Book Review time!
Knots and Crosses
This is a novel written by Ian Rankin, a Scottish detective fiction author. I had not read any of his novels before this one. I bought it from the book store because I have been searching for a new crime author to read and this one was on the ‘Greatest Book List’.
Knots and Crosses is the first in the Inspector Rebus series of novels by Rankin and I went into it with no expectations. While Rankin is an exceptionally popular author, this was one of his first novels published over 20 years ago and as such I didn’t expect brilliance from the first page.
We follow Rebus, a fairly stereotypical detective character, as he investigates a series of murders. He drinks and smokes too much, is determined, stubborn, divorced and maintains a slightly strained relationship with his daughter. He also struggles with organised religion but believes in a Christian God. There are however, a few aspects to his character I found a refreshing break from the stereotype, he suffers from PTSD, blacks out and has flashbacks as a result of some brutal training from his time in the SAS. Some criticisms of Rankin’s depiction is that the PTSD aspect of Rebus made him ‘unlikable’. I found the opposite. I felt that this made me sympathetic to Rebus and made his character more complex, I wanted to know more about him. Rebus is also not immediately placed at the top of the heap compared to his fellow officers. It took assistance from his colleague/love interest and his brother to figure out who the murderer was. He also completes routine police work, collating sightings of vehicles, going through old case files to look for possible suspects.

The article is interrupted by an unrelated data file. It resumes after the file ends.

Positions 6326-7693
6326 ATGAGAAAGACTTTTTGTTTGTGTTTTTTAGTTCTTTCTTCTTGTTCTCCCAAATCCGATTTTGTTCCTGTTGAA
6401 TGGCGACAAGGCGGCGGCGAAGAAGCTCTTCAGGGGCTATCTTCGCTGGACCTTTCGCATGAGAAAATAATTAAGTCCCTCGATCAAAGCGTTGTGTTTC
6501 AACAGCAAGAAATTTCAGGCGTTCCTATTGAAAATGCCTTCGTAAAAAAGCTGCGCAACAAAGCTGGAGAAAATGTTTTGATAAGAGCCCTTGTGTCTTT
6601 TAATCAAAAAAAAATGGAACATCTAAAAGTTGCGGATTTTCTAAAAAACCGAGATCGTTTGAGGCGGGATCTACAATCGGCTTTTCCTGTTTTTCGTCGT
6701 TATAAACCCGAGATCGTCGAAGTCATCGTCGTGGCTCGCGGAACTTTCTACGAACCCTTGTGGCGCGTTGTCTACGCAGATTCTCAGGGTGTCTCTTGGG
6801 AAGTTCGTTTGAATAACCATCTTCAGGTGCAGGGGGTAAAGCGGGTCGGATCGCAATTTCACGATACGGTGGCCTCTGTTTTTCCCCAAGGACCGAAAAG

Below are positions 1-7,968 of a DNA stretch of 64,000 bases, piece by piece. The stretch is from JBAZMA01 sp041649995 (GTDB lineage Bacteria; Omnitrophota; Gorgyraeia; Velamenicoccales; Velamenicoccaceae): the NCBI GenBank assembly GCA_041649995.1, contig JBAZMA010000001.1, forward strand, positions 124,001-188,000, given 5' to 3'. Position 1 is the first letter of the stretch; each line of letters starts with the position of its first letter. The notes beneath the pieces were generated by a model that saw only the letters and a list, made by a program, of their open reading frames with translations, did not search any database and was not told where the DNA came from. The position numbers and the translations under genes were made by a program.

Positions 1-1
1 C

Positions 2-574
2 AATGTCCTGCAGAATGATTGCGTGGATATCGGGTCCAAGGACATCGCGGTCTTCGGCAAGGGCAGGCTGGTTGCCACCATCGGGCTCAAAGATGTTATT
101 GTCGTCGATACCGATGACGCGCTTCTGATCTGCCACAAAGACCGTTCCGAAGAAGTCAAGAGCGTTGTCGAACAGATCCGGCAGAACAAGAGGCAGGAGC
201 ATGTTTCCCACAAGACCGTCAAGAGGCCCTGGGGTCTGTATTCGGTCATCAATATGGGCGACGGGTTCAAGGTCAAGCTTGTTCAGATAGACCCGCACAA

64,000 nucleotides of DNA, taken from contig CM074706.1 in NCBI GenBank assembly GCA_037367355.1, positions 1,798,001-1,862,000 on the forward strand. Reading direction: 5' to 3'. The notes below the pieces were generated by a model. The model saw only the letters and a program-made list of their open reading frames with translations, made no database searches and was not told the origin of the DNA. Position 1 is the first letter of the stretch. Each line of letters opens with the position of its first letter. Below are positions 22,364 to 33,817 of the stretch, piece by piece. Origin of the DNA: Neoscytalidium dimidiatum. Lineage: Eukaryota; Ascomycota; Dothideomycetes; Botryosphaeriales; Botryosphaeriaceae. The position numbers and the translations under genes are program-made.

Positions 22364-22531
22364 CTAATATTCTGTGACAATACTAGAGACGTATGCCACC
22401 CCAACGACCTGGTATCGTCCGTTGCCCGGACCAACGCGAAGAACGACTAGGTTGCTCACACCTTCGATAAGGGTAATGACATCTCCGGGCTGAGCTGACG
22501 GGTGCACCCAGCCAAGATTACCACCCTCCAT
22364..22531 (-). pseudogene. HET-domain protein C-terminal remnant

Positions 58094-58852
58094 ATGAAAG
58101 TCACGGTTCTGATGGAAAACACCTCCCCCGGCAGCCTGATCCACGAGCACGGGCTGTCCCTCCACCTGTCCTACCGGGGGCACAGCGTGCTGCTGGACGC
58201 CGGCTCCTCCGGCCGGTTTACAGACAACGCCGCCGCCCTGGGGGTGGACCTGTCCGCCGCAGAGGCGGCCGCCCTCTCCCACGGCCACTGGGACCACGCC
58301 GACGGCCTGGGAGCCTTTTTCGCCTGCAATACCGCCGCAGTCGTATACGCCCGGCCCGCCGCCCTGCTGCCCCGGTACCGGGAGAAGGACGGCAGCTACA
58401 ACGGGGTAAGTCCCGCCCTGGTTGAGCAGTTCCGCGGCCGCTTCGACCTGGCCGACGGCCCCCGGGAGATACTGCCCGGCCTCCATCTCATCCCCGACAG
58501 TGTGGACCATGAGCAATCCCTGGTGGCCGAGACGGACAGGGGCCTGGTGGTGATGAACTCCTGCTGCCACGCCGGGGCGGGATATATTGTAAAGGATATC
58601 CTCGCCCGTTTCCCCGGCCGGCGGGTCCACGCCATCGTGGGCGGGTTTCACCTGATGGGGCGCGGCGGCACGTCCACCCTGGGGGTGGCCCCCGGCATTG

The other characters are fairly standard. You have the normal police inspector in charge, bluff, by the book; a journalist, sharp, nosy, well connected; a pretty love interest etc. One character I felt had more depth to her, was Rebus’ daughter, Samantha. She is only an active character in a few places, most of her participation is passive, with other characters speaking about her. Rankin captures that pre-adolescent attitude, that moment between childhood and teen, and the beginnings of rebellion against her mother. I hope that her character is developed even further in some of the other Rebus novels, as I think she provides a good balance to Rebus himself.
I enjoyed Rankin’s style, he almost teases your imagination, only giving enough detail for a rough picture to form, but not enough to get overly descriptive which would get in the way of the story. He switches narrators in the book with ease and I felt it flowed well. It was easy to read, the length good, though I would have liked the ending explained a bit more.
The setting for this novel is what made me decide to go with Rankin. Edinburgh, and Scotland, is a bit of a favourite place of mine. I have been twice (I live in Australia, so it is a fair way!) and Rankin uses the real street names, pubs, clubs and monuments in his novels. I have read a few times, that Rankin writes ‘tartan noir’ and his description of the seedy underbelly of Edinburgh lends itself to that label.
Overall, I really enjoyed it and will be reading more of Rankin’s novels, especially those in the Rebus series. So, for the time being, I think that will be my new series to get back into reading this year.
If you know of any decent crime/detective authors out there, let me know as it is definitely my go to genre.